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Dam removal and water issues debated

Upper Klamath Water Users sponsor meeting
 by TY BEAVER, Herald and News 11/18/09

     Off-Project irrigator Nathan Jackson wants to know how PacifiCorp is balancing the lowest costs to its customers with the needs of its stockholders in a Klamath River dam removal agreement.  

  From left, off-Project irrigators Garrett Roseberry and Tom Mallams listen during a public meeting on water issues at the Chiloquin Community Center Tuesday.

  Tom Mallams, president of the Klamath Off-Project Water Users Association, wants to know how any settlement agreement can be enforced against the Klamath Tribes, given their sovereign status.

   Off-Project irrigator Linda Long wants to know if surface water   and groundwater will ever be linked and will impact the use of wells.

   More than 30 people, many of them irrigators off the Klamath Reclamation Project, attended a public meeting organized by the Upper Klamath Water Association at the Chiloquin Community Center Tuesday.

   The meeting was an opportunity for the organization and others working on the Klamath Basin Restoration Agreement to update people on the agreement and answer questions.

   Karl Scronce, UKWUA board member, said his organization is taking a proactive approach to any settlement on water, power affordability and environmental assurances.

   Speakers at the meeting included James Honey of Sustainable Northwest; Toby Freeman, regional community manager for PacifiCorp; Hollie Cannon, executive director of the Klamath Water and Power Agency, or KWAPA, and Greg Corbin, a Portland attorney working for Upper Klamath Water Users.  

   Each speaker detailed his relationship to working with those in off-Project areas. Honey said his organization came to the Basin originally to study the impacts of cattle grazing before returning to those contacts on water issues.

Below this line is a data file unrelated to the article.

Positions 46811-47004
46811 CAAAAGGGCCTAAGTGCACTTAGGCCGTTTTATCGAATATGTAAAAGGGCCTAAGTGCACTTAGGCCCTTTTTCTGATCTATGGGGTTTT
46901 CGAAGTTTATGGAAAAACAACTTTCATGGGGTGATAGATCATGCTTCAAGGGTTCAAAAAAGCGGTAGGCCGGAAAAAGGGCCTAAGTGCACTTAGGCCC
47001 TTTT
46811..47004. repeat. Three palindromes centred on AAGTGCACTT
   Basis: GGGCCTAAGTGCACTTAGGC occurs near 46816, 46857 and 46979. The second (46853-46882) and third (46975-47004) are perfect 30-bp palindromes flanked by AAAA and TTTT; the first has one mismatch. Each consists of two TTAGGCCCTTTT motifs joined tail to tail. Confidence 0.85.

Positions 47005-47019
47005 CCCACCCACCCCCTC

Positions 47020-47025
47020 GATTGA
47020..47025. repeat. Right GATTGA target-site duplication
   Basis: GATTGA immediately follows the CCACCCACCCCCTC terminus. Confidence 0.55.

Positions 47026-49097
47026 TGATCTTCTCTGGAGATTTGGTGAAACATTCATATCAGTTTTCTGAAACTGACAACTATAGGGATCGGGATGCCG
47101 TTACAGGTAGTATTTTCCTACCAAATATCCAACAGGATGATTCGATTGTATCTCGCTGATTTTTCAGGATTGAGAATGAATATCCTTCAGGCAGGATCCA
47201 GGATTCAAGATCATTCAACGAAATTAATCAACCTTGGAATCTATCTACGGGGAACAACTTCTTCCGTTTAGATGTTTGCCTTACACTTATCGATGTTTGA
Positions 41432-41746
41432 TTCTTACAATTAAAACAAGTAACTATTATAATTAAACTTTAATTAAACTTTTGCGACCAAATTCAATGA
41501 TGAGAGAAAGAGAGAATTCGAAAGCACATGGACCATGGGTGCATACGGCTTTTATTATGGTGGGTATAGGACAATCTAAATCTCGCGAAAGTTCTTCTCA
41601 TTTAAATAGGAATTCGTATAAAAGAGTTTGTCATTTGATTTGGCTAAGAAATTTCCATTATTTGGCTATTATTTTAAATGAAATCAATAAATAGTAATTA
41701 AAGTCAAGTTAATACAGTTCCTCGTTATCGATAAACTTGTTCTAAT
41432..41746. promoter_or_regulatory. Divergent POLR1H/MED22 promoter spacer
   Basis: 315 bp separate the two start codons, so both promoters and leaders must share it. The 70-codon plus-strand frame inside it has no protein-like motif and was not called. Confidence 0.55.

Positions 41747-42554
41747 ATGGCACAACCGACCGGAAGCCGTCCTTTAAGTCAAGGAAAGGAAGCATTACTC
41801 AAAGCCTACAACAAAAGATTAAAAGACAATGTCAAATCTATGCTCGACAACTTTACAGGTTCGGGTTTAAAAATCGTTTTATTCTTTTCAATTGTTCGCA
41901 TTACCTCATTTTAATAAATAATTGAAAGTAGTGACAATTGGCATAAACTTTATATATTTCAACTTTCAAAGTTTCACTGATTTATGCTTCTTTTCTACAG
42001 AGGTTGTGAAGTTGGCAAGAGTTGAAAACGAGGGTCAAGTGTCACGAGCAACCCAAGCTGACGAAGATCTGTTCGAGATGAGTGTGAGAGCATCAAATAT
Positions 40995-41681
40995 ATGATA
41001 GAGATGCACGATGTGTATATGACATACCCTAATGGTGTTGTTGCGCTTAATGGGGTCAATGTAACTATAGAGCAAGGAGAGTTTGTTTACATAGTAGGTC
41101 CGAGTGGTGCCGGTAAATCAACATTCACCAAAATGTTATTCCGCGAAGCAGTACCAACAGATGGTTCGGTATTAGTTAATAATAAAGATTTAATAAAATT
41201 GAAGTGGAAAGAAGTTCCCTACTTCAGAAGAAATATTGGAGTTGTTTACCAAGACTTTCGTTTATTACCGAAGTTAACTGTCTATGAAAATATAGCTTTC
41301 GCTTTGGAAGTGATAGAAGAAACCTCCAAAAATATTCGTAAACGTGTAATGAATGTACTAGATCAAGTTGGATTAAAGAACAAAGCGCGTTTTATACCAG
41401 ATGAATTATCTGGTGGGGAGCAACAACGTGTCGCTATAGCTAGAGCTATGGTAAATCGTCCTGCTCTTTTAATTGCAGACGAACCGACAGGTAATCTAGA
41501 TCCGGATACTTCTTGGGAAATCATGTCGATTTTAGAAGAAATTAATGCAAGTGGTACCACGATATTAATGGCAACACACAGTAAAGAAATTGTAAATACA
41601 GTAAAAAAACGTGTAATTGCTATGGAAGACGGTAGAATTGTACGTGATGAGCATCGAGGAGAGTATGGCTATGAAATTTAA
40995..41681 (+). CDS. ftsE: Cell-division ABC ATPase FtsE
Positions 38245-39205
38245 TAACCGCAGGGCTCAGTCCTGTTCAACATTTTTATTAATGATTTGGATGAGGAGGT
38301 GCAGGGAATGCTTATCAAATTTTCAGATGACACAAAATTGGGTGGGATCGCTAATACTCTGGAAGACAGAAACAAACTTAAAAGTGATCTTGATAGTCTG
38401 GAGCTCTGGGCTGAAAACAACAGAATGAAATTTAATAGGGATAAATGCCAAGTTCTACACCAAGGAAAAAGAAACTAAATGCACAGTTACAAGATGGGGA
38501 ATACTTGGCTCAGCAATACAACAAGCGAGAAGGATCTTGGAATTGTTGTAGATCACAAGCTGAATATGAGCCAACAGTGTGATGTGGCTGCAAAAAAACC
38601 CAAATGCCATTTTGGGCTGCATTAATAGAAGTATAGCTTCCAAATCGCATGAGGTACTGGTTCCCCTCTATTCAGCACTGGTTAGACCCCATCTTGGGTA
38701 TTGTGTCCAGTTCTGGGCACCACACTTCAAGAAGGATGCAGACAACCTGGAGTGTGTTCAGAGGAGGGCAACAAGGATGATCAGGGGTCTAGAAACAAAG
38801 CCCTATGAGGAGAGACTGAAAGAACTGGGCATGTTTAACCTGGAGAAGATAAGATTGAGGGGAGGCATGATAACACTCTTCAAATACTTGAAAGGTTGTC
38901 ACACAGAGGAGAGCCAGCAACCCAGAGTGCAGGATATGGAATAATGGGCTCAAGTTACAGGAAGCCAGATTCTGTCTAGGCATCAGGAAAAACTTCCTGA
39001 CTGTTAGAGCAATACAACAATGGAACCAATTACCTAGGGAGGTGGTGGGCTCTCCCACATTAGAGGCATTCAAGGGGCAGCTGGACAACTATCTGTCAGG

Freeman talked about how PacifiCorp came to the decision to sign onto the dam removal agreement after hearing from federal and state officials that was the direction they wanted to go.

   Dam removal also was found to be the lowest cost option to customers, and the company is forgoing any ability to seek a return on investment for its stockholders regarding relicensing activities on the dams.  
  Hollie Cannon, executive director of Klamath Water and Power Agency, answers questions during a meeting in Chiloquin Tuesday.

  Cannon detailed how his agency would provide affordable power to both Project and off-Project power users for irrigation. Corbin said litigation can be appropriate in continuing to settle water rights, that doesn’t mean one can’t also be open to and discussing settlement with an opponent.

Attendees asked a variety of questions, from how much does Sustainable Northwest contribute to organizations and projects in the Klamath Basin (approximately $250,000 to $300,000 per year since 2005) to how off-Project power users could receive KWAPA’s affordable power (off-Project power users would be able to receive affordable power as members, but only organized groups of them could elect board members for the organization).

   Dam removal and reaching a settlement with the Tribes were the issues that garnered the most questions.  

   Dam removal

   Freeman said Pacifi-Corp never would have considered carrying out dam removal on its own because of the risk it entailed and its lack of precedent.

   “We don’t do experimental stuff,” he said.

   At the same time, Freeman said he was encouraged by conversations with government officials about the level of analysis and study that would go into examining the feasibility of dam removal, and that if it was found to be too expensive, the idea likely would be dropped.  


   Corbin said there has to be the ability to hold all the parties of the KBRA to its terms, including the Tribes. While the Tribes have sovereign status, he and others are meeting with them to ensure they will abide by it and that other parties can hold them to it.

   Not all those in attendance took solace in the answers. Mallams said he had little confidence in the scientific studies on dam removal.

   Others wondered whether there will be a future adjudication regarding groundwater in the Basin. Corbin said there were a few groundwater adjudications already done in the state, but very few.

   “I don’t know what kind of stomach Oregon Water Resources Department has for another adjudication,” he said.  

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